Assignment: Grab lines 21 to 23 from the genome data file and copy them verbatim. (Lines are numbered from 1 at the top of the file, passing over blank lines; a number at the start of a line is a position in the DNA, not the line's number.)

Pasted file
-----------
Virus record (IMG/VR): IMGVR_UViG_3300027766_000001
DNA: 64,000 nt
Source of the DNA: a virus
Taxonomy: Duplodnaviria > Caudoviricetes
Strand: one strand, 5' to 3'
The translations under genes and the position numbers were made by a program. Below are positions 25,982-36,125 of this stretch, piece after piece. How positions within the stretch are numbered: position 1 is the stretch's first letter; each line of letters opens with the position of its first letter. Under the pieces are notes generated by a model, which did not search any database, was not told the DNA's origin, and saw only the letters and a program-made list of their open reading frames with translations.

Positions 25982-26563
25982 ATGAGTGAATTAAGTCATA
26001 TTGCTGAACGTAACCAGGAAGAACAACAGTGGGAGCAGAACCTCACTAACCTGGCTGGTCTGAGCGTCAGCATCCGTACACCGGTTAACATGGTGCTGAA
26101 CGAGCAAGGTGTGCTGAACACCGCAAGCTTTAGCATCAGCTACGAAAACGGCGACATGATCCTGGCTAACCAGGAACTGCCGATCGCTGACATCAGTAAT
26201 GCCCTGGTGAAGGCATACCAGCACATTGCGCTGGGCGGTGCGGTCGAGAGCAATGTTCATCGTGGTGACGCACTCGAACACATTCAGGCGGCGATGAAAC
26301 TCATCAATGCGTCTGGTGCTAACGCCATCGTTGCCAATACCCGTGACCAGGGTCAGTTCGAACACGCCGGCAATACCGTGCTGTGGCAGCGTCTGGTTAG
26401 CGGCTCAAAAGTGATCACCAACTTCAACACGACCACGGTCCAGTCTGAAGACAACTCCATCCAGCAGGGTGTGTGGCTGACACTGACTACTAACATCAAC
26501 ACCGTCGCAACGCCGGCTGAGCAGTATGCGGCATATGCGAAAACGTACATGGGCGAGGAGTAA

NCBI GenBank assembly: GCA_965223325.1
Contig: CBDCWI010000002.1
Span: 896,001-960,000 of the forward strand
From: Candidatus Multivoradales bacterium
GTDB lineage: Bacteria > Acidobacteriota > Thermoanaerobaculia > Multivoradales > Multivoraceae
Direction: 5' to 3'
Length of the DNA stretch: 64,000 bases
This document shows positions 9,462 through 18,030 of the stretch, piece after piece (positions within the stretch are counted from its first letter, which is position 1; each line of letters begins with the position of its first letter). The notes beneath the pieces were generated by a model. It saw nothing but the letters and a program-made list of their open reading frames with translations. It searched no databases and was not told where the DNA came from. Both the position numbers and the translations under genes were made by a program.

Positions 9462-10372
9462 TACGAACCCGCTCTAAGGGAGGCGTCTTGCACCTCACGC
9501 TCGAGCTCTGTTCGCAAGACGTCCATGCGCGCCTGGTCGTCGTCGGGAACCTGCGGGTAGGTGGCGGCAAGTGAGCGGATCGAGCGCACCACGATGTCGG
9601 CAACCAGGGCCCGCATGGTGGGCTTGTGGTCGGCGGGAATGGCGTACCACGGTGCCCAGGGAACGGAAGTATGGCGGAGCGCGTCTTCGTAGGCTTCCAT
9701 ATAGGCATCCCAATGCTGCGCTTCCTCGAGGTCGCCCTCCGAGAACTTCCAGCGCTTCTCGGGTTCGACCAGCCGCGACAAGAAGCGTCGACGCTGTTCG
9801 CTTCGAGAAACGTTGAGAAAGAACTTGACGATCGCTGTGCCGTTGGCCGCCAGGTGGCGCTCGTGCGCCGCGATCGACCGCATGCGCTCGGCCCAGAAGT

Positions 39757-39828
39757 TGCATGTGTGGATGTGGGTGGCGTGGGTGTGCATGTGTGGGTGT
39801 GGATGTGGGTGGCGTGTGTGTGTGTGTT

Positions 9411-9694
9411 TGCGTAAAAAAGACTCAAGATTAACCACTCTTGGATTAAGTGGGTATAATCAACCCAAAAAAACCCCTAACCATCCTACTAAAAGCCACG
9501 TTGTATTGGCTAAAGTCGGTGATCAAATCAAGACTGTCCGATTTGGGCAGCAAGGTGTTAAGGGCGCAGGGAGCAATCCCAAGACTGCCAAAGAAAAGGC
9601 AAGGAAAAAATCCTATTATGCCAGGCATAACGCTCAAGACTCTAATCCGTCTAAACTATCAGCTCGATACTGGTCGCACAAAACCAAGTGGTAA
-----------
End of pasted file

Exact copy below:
Length of the DNA stretch: 64,000 bases
This document shows positions 9,462 through 18,030 of the stretch, piece after piece (positions within the stretch are counted from its first letter, which is position 1; each line of letters begins with the position of its first letter). The notes beneath the pieces were generated by a model. It saw nothing but the letters and a program-made list of their open reading frames with translations. It searched no databases and was not told where the DNA came from. Both the position numbers and the translations under genes were made by a program.

Positions 9462-10372